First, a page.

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Defender Picks



May 30th

Down on Their Luck Orchestra

Music at the Mint, 2PM

Jazz at the Old U.S. Mint


Craft Happy Hour

Ogden, 6PM

Learn to make paper magnolias with Suzonne Stirling


Vibrational Sound Therapy

Glitter Box, 6PM

Discover the energetic magic of Himalayan Singing Bowls with Faun Fenderson


Monty Banks

Mahogany Jazz Hall, 6PM

Trad Jazz, rat pack era swing and more



Peristyle in City Park, 6:30PM

High Intensity Interval Training



Champions Square, 7PM

Feat. O.A.R. and Natasha Bedingfield


Gender 101

LGBT Community Center, 7PM

Expand your understanding of gender


Thinkin' with Lincoln

Bayou Beer Garden, 7PM

Trivia on the patio


Spring Wrap-Up Show

Arts Estuary 1024, 8PM

Performances and screenings by the artist residents


High Profile

Hi-Ho Lounge, 10PM

NOLA drag stars host a variety talent show, The Stage


May 31st

Abe Thompson

Market Café, 3:30PM

Feat. The Doctors of Funk


Food Waste Collection

Children’s Resource Center, 5PM

Bring your frozen food scraps to be composted


Weird Wine Wednesdays

Spirit Wine, 6PM

Free wine tasting


Free Spirited Yoga

The Tchoup Yard, 6:30PM

Food, drinks, yoga


CeCe Winans

Orpheum Theater, 7PM

Part of the “Let Them Fall In Love” tour


Dance for Bathrooms

Three Keys, 8PM

Benefitting Music Box Village


Rooftop Cinema

Catahoula Hotel, 8PM

A showing of But I’m A Cheerleader


Major Bacon

Banks St. Bar, 10PM

Sizzlin blues and free BLTs


Caleb Ryan Martin

Check Point Charlie, 11PM

Acoustic blues and roots


June 1st

Jazz in The Park

Armstrong Park, 4PM

Jon Clearly + the Absolute Monster Gentlemen


Book Signing

Garden District Book Shop, 6PM

Signing of My Love Looks Back by Jessica B. Harris


Mardi Gras Concert

Tipitina’s, 6PM

Benefitting Marty Hurley Endowment Center


Summer Of Sustainability

Aquarium Of The Americas, 630PM

Enjoy oysters in a unique setting


Magical Burlesque

The Willow, 7PM

Harry Potter themed burlesque show


Bonnie Bishop

One Eyed Jack’s, 9PM

Sweet country rock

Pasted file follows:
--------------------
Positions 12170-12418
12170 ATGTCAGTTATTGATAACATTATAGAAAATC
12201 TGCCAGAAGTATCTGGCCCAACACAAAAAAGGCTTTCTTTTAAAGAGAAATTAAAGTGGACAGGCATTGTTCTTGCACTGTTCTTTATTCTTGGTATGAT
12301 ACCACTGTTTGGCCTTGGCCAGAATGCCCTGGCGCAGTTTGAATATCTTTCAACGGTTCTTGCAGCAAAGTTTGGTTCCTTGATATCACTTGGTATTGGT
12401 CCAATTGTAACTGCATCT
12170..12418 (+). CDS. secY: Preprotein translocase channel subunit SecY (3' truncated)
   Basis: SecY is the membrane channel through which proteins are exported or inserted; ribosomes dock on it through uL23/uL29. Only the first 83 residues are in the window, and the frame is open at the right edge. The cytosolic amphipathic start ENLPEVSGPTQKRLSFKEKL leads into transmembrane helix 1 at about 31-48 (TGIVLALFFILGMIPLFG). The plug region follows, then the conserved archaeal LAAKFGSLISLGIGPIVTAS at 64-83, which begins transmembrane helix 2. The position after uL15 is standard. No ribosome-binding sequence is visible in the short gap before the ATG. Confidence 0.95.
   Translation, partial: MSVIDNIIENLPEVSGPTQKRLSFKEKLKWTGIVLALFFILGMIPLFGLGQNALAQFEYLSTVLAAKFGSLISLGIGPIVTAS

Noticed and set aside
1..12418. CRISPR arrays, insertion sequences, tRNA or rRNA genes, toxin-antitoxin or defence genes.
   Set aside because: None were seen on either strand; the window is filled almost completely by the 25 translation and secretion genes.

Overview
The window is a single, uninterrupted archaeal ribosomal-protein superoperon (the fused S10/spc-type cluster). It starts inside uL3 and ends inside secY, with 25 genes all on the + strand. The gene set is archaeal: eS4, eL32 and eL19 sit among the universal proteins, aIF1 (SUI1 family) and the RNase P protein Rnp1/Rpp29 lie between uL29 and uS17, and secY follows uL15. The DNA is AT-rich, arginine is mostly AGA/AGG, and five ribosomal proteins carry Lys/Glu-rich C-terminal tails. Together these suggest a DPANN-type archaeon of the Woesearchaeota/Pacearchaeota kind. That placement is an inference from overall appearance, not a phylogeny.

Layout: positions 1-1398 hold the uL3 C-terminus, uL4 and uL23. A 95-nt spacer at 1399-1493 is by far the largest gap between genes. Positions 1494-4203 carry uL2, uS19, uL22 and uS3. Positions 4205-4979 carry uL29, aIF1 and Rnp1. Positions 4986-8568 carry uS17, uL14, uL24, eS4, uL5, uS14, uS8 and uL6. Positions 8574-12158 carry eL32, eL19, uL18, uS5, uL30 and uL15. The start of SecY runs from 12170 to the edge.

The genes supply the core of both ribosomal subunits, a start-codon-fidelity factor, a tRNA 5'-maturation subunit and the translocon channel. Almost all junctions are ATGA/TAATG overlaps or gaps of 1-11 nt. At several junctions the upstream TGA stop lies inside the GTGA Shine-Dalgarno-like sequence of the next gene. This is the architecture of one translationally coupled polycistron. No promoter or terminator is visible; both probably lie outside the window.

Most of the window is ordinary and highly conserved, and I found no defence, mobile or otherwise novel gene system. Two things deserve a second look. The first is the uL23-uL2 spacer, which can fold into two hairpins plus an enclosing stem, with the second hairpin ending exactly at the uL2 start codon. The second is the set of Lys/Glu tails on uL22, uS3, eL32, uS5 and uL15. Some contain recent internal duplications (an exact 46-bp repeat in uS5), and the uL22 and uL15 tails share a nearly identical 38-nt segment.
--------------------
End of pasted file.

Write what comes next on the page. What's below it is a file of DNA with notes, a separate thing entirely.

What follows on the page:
14 Parishes, 9PM

Roasts, toasts and laughs


Una Walkonhorst

The Circle Bar, 930PM

Also feat. Patrick Sylvester


Lost Stars

Balcony Music Club, 11PM

Support by Mighty Brother 



June 2nd

Symphony Book Fair

Lakefront Arena, 9AM

Benefitting the Louisiana Philharmonic Orchestra


Summer Kick Off Film Party

Second Line Stages, 5PM

Supporting BREASTS the film


Nateus Photography Opening

Cherry Espresso Bar, 6PM

Photos as a medium of self expression, snacks included


Dinner and a ZOOvie

Audubon Zoo, 6PM

Showing of the movie Moana


Self Absorbed


A peek inside fifteen artists


Lagniappe Performance Series

Loyola Univeristy @ Marquette Hall, 7PM

Performance by Mikhala W. Iversen


As One

Marigny Opera House, 8PM

A transgender musical odyssey


Joel Wilson

The Building, 9PM

Also featuring Simon Lott as Context Killer



Blue Nile, 11PM

GoGo Brass Funk band 



June 3rd

Grand Opening Party

Parleaux Beer Lab, 11AM

Pouring on all 12 taps


Water Words

New Orleans Public Library, 11AM

Exploring the special role of water in our city and in life


Basics of Beekeeping

Hollygrove Market, 1PM

Learn how to start your own apiary


First Saturday Gallery Openings

Arts District, 6PM

Check out new and returning exhibitions


Harrison Avenue Stroll

Harrison Avenue, 5PM

Food, drinks, fun


Louisiana Wetlands

Carol Robinson Gallery, 5PM

Original art by Dave Ivey


Moonlit Paddle

Manchec Swamp, 545PM

Enjoy an evening of paddling close to home


Final Gala Concert

Jazz and Heritage Center, 8PM

Closing out the Birdfoot Festival


Canine Karaoke

Homedale Inn Bar, 9PM

Supporting the Love A Pit Foundation



Poor Boys Bar, 12AM

Resident DJs, along with special guest


June 4th

June Puppy Social

Louisiana SPCA, 10AM

Toys, treats, low impact agility


Jazz Brunch

Josephine Estelle, 11AM

Live sounds served sunny side up